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sunday in brooklyn
sunday in brooklyn
Photograph: Evan Sung

Sunday in Brooklyn

At a time when the idea of crossing the Atlantic to get to the USA feels like the stuff of your wildest fantasies, it’s excellent news that New York restaurant Sunday in Brooklyn is coming to London. Opening in Notting Hill, this NYC favourite known for its ace brunches. Its popular and heavily-Instagrammed malted pancakes with hazelnut praline and brown butter will be on the menu, as well as the Don Reuben omelette with mole sauce, goats’ cheese and roasted mushrooms, and ‘Biscuits and Gravy’ with drop cheddar biscuits (that’s American-style biscuits, not a chocolate digestive, obviously), sausage gravy and poached eggs. It’s not just brunch, either – other signature dishes crossing the Pond include a whole smoked artichoke and grilled swordfish with butter-bean pistou.

98 Westbourne Grove, W2 5RU. Opens July.

humble chicken
humble chicken
Photograph: Carla Barber

Humble Chicken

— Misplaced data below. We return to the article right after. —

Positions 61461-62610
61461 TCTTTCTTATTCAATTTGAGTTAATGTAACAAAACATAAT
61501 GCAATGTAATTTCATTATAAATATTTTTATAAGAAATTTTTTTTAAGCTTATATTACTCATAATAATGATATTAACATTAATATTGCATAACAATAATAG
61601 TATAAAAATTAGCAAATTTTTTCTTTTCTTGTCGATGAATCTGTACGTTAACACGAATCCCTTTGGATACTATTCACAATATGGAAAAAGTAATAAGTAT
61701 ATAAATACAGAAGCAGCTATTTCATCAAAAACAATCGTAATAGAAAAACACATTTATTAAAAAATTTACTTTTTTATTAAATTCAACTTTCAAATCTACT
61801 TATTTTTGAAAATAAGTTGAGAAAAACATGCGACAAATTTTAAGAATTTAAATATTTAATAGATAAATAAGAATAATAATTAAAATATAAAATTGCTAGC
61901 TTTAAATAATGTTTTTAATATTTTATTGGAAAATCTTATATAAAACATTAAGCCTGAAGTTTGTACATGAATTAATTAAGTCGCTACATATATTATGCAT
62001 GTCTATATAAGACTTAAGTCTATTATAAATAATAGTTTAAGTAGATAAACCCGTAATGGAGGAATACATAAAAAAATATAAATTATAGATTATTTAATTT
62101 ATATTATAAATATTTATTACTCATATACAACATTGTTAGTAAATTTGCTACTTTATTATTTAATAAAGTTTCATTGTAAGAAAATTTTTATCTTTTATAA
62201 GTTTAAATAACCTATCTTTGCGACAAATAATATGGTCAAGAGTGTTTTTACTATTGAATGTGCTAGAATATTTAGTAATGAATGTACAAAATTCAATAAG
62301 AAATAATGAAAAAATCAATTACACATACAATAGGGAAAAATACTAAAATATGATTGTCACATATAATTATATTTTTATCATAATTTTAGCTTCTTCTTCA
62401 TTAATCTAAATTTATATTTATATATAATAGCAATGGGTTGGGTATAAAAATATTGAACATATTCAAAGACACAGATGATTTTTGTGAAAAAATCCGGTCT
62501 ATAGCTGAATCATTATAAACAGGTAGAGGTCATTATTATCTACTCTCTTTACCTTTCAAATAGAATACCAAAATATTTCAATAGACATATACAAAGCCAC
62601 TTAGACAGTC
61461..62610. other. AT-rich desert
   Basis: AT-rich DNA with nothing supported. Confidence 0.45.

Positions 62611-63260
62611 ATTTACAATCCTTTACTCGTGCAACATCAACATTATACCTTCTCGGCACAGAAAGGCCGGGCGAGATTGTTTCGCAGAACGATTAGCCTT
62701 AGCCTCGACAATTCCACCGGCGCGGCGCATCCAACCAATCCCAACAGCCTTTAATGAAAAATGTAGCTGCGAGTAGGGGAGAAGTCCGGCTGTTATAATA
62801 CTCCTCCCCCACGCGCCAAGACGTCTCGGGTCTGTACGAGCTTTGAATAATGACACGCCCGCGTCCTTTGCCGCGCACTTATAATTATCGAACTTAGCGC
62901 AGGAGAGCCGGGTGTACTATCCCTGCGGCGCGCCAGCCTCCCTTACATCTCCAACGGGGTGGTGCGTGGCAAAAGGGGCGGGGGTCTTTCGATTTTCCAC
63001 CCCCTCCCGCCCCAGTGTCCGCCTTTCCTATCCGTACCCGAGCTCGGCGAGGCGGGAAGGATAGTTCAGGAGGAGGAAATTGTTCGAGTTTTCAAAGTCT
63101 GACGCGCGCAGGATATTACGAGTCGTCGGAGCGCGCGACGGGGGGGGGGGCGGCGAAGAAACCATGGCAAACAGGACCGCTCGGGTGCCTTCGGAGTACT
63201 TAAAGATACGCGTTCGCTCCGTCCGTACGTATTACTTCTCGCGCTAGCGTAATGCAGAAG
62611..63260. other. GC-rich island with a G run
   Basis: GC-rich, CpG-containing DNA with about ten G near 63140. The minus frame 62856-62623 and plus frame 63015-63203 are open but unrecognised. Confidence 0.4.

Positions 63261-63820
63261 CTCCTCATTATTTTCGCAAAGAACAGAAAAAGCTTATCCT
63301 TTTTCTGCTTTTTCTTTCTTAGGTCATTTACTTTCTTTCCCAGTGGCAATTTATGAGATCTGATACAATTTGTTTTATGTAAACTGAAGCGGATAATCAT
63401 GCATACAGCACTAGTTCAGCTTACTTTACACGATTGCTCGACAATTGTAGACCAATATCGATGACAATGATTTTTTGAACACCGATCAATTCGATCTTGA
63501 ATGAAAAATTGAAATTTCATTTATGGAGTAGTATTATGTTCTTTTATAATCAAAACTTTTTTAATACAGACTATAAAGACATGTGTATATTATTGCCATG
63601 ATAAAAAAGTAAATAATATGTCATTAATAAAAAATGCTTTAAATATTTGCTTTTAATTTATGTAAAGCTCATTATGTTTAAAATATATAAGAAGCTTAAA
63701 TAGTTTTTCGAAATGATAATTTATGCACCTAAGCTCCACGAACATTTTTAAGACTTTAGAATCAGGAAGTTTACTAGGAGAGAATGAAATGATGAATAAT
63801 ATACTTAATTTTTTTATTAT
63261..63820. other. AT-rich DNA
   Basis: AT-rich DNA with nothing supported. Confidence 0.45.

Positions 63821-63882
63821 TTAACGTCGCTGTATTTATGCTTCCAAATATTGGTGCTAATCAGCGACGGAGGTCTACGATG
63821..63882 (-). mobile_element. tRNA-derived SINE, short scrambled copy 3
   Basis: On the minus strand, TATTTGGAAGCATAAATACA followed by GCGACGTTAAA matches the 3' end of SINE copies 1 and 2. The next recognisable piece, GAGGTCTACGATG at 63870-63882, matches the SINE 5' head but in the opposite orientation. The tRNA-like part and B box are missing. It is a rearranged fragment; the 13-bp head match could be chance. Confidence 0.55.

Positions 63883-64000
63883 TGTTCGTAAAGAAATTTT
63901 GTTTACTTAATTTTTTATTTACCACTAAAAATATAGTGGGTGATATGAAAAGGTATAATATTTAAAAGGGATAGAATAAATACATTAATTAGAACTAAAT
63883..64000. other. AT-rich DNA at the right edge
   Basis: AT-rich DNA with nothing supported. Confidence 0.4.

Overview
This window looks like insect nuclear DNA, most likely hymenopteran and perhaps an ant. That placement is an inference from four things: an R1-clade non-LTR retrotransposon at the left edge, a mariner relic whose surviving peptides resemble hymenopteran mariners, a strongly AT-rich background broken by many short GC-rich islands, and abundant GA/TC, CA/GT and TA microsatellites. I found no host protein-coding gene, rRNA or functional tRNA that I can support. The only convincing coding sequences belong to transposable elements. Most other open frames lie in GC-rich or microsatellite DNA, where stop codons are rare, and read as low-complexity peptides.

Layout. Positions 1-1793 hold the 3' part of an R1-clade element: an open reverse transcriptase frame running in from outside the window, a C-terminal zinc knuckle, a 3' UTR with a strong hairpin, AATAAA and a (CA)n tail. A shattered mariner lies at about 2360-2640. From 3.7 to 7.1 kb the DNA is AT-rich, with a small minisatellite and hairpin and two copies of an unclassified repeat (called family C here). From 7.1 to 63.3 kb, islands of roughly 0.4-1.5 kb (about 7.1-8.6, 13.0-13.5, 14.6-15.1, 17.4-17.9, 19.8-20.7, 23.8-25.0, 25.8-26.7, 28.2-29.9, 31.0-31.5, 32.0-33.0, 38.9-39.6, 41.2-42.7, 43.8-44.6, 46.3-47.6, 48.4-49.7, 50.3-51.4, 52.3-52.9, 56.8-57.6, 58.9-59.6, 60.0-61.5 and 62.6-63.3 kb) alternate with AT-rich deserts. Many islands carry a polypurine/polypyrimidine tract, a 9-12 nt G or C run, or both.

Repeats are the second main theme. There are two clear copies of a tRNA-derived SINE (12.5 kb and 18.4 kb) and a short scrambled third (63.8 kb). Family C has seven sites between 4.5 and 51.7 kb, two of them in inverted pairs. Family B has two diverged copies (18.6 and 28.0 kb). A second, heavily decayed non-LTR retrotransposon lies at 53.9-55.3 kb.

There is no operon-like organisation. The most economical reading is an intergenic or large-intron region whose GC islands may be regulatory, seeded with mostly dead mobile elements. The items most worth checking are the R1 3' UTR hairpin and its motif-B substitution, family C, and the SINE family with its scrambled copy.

Forget nose to tail, Humble Chicken specialises in ‘comb to tail’ – the comb is that flappy red thing (the technical term) on the top of a chicken’s head, if you’re wondering. So expect to see all parts of the bird on the menu at this new Soho spot, which is inspired by the informal vibe of Japan’s izakayas bars, as a place to meet for after-work drinks (remember those?) and food. The menu is heavy on yakitori (grilled skewers), using every part of the chicken – we’re talking skin, liver, heart, knee bone. For the squeamish, there’s also thigh, breast and wings, plus a selection of small plates and bigger dishes. We’ll have a pint and a couple of knee bones, thanks.

54 Frith St, W1D 4SJ.

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temaki
temaki
Photograph: Indiana Petrucci

Temaki

Good news for disorganised Londoners: most of the seats at new Brixton restaurant Temaki will be walk-ins, with only a few spots you can reserve. ‘Temaki’ means ‘hand roll’ in Japanese and this place claims to be London’s first hand-roll bar, so it’s kind of a big deal. Unsurprisingly, temaki sushi is the focus here – expect traditional combinations such as unagi eel or tuna with fresh wasabi and soy, as well as regularly rotating seasonal specials. There will be a few small plates, too – including toro sashimi with smoked salt and buckwheat and salmon-skin crisps with chilli and salt. And to drink? Sip on wine, sake, Japanese beer and cocktails designed to pair with the food. Kampai!

Unit 12 Market Row, SW9 8LD.

cinder
cinder
Photograph: Hannah Norris

Cinder